If It Doesn’t Ship, It Doesn’t Exist

Feb 3, 2023

The top four companies with the most papers at NeurIPS, one of the leading AI/ML research conferences, are Google, Microsoft, Meta, and Deepmind (Google). The 2017 paper, Attention Is All You Need, which introduced the transformer architecture and kick-started large language models, was published by Google. Blake Lemoine, the engineer from Google who believed the company's internal chatbot, LaMDA, was sentient, sounded the alarm six months before OpenAI released ChatGPT. A paper describing Google's text-to-image diffusion model, Imagen, was released shortly after OpenAI launched DALL-E.

Without a doubt, OpenAI and other companies productionizing AI are standing on the shoulders of giants. But from a product standpoint, there's a lot more work (a different kind of work) that goes into wrapping these models up in a usable interface. And when it comes to products, if it doesn't ship, it doesn't exist.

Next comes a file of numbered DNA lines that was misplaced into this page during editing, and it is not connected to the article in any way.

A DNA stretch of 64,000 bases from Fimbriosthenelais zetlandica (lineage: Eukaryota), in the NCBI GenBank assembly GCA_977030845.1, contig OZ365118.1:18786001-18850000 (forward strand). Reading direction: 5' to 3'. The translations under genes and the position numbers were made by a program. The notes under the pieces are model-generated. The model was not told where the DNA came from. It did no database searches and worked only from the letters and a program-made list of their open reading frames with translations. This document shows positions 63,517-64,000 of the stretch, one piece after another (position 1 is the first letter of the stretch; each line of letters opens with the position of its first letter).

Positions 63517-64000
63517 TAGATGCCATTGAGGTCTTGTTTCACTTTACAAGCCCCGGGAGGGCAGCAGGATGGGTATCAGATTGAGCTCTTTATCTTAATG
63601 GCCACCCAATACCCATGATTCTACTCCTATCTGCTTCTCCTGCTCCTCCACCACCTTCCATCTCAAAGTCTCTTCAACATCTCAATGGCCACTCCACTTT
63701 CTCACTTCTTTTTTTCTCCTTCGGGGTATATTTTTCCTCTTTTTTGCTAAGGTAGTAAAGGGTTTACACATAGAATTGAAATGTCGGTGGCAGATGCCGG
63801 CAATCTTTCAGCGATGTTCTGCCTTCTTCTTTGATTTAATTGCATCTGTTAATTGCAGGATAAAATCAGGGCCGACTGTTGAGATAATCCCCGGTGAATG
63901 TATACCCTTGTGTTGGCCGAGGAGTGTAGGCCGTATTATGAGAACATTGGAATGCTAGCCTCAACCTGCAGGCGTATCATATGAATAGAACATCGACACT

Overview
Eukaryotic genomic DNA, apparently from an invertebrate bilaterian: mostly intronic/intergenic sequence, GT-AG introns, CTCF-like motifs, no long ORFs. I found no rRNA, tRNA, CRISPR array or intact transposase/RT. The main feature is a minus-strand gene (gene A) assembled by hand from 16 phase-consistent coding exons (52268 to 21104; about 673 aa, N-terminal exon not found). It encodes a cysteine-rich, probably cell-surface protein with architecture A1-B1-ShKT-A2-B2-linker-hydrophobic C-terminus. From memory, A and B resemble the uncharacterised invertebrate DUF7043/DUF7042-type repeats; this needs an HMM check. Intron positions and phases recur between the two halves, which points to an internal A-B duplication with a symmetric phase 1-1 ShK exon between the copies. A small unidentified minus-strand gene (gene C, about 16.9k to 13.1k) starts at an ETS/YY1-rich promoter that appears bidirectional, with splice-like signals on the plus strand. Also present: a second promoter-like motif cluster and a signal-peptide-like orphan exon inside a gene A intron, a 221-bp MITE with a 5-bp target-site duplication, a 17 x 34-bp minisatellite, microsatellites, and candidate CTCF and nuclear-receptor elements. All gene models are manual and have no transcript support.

A story from Steve Jobs on his first visit to Xerox PARC, the research lab which invented the computer GUI, object-oriented programming, the Alto PC, Ethernet, and many more foundational computer technologies (but failed to monetize them):

I had three or four people who kept bugging me that I ought to get my rear over to Xerox PARC and see what they were doing. And so I finally did. I went over there. And they were very kind. And they showed me what they were working on. And they showed me really three things, but I was so blinded by the first one that I didn’t even really see the other two. One of the things they showed me was object-oriented programming. They showed me that, but I didn’t even see that. The other one they showed me was really a networked computer system. They had over a hundred Alto computers all networked, using e-mail, etcetera, etcetera. I didn’t even see that. I was so blinded by the first thing they showed me, which was the graphical user interface. I thought it was the best thing I’d ever seen in my life. Now, remember, it was very flawed — what we saw was incomplete, they’d done a bunch of things wrong, but we didn’t know that at the time. It still, though they had — the germ of the idea was there and they’d done it very well. And within, you know, 10 minutes, it was obvious to me that all computers would work like this someday.
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